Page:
It was perhaps Sigmund Freud who provided some further insight into the scale and importance of emerging issues. Freud observed, "humanity has in the course of time had to endure from the hands of science two great outrages upon its naive self love. The first when it realized that our earth was not the center of the universe but only a speck in a world system of magnitude barely conceivable and the second was when biological research robbed man if his particular privilege of having been specially created and relegated him to a descent from the animal world" (Gould, 1977). In hindcast, the degree of uncertainty, at the time, associated with each of these outrages might possibly be equated to the uncertainty of the climate change debate, today. But more importantly, what would be the consequences if climate change were, in fact, the "third outrage" on humanity?

The Intergovernmental Panel on Climate Change (IPCC, 1996) concluded "the balance of evidence ... suggests a discernible human influence on global climate." The most recent IPCC assessment (2001) suggests "there is new and stronger evidence that most of the warming observed over the past 50 yr is attributable to human activities." We know from past experiences that weather and climate have a powerful influence on biological and human environments and that today's forests are the culmination of a long evolution within a climate envelope containing many natural fluctuations and extremes. The conclusion by the IPCC is alarming with the result that today's forests will be maladapted to future climate and its many variabilities and extremes. This projected magnitude of climate change, especially the anticipated rate of change because of human influences on the climate system, is beyond our current level of knowledge and adaptation mindset. This "outrage" imposed by humanity on the climate system will require a significant paradigm shift and new levels of knowledge for forest managers. However, knowing the anticipated future climate scenarios, continuing population demands, and emission increases, forest managers can begin an adaptation process to design the forests of the future to satisfy a multiplicity of needs, products and services.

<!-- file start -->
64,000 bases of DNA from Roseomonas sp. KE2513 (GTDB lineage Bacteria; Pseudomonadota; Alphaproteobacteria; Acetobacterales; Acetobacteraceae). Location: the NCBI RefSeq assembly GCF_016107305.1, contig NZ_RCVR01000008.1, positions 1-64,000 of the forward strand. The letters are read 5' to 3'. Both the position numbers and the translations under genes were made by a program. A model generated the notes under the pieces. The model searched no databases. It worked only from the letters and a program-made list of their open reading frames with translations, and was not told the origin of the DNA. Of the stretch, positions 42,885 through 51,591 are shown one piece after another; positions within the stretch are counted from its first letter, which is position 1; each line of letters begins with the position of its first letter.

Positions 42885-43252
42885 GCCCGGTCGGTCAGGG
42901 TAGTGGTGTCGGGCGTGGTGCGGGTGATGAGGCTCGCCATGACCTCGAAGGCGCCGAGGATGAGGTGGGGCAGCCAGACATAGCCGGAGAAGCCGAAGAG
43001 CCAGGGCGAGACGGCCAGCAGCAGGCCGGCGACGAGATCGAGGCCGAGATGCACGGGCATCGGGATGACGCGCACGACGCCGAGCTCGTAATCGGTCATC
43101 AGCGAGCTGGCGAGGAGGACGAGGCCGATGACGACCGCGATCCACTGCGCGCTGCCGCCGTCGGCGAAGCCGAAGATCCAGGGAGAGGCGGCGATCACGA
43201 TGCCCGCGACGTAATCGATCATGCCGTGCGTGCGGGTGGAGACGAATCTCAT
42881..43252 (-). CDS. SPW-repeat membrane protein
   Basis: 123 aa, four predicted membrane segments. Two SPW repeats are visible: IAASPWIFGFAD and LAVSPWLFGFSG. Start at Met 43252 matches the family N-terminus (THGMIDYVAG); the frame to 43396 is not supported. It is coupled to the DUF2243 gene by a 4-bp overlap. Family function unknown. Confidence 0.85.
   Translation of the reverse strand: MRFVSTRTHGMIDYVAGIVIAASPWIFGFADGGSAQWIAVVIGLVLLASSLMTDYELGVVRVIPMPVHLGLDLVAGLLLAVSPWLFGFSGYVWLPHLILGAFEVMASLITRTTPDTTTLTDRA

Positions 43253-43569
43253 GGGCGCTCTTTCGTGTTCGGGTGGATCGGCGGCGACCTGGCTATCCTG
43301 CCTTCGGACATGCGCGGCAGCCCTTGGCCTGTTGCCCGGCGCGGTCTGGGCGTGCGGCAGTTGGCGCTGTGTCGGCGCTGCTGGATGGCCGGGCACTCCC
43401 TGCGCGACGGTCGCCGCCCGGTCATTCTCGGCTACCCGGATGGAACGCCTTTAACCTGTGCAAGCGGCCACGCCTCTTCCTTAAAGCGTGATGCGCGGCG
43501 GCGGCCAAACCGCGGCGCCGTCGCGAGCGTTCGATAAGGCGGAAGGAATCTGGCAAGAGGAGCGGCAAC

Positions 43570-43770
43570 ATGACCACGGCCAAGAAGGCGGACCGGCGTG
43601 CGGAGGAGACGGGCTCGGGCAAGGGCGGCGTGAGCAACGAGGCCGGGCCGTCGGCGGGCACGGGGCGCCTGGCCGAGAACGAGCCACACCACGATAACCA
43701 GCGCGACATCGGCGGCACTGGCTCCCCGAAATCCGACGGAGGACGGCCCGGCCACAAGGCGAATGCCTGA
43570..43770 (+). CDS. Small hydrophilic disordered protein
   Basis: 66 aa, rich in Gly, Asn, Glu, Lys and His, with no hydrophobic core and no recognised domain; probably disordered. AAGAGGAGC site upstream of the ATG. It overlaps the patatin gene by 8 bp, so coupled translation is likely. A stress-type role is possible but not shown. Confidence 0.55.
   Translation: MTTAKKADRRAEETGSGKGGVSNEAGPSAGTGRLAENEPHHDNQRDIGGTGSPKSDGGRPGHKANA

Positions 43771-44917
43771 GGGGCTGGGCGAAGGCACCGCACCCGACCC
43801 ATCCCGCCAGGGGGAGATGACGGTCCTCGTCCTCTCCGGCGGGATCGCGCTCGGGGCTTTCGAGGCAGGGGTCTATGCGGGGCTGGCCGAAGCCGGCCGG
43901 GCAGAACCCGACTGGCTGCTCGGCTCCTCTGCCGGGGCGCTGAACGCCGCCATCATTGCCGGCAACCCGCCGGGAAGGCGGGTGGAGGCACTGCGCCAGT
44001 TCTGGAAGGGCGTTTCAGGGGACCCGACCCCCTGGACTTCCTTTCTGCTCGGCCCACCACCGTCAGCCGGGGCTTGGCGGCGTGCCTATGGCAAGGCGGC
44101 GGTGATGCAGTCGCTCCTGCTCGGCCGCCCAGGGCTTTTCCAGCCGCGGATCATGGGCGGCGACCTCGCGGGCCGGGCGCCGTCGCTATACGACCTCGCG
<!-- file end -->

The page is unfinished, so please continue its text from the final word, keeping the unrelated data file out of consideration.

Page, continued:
The Earth's climate is not static. Shifts between climate states have occurred not only repeatedly but also often abruptly in the past (Charles, 1998). Gedalof and Smith (1998) highlight these step-like climate shifts using western North America tree-ring evidence, such as mountain hemlock (Tsuga mertensiana), where climate variability is largely a function of the winter size and position of the Aleutian low-pressure system. Interannual climate variability in this system is largely a response to El Nino/southern oscillation (ENSO) related teleconnections and interdecadal climate variability are driven by the Pacific Decadal Oscillation (PDO). The PDO is distinct in that it does not appear to be an oscillatory system, as the name implies, but rather switches between states abruptly, in step-like time periods. There is strong evidence suggesting that the North Pacific underwent a massive reorganisation following the winter of 1976 with significant repercussions in fisheries, water resources, forestry, agriculture and other areas of natural resources management in western Canada (Ebbesmeyer et al., 1990). The tree-ring studies by Gedalof and Smith (1999) show that annual radial growth of mountain hemlock is sensitive to the types of climate variability associated with the North Pacific-Ocean-Atmosphere system. The climate shift of 1976 may mark a return to greater interdecadal variability. Under climate change, is it expected that future changes will perform in a similar abrupt fashion, or gradual or both?